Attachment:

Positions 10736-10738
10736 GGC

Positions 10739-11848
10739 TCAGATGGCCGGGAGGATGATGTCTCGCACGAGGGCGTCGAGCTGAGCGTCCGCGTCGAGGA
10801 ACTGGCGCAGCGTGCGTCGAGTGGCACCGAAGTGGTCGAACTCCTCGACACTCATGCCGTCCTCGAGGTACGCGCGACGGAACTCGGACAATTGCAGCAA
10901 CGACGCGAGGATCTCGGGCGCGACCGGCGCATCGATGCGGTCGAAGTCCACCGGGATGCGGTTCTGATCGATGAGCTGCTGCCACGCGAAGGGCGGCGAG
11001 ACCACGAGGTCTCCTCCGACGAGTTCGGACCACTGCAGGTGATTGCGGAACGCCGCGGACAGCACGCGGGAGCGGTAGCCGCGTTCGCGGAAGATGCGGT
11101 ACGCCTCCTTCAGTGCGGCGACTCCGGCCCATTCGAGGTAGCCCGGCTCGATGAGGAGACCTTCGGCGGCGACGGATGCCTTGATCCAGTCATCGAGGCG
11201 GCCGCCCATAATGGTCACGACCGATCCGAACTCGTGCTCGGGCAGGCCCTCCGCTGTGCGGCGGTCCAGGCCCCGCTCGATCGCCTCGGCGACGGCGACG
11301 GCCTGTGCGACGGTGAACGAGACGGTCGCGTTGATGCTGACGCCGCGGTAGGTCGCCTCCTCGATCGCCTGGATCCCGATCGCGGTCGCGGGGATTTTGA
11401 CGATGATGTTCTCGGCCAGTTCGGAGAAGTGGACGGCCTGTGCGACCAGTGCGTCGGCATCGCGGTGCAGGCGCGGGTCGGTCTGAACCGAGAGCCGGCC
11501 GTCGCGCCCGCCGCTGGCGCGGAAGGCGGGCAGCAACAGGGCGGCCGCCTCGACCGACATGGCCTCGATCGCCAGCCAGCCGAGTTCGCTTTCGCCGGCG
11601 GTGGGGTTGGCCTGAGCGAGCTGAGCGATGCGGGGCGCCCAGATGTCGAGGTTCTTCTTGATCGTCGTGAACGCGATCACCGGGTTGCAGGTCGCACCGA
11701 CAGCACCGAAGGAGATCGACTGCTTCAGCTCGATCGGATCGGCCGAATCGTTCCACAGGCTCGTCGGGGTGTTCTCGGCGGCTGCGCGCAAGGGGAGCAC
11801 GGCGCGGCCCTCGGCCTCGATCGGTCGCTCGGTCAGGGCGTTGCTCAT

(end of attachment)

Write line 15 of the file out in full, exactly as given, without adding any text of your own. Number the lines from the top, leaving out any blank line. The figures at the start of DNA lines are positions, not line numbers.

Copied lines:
11801 GGCGCGGCCCTCGGCCTCGATCGGTCGCTCGGTCAGGGCGTTGCTCAT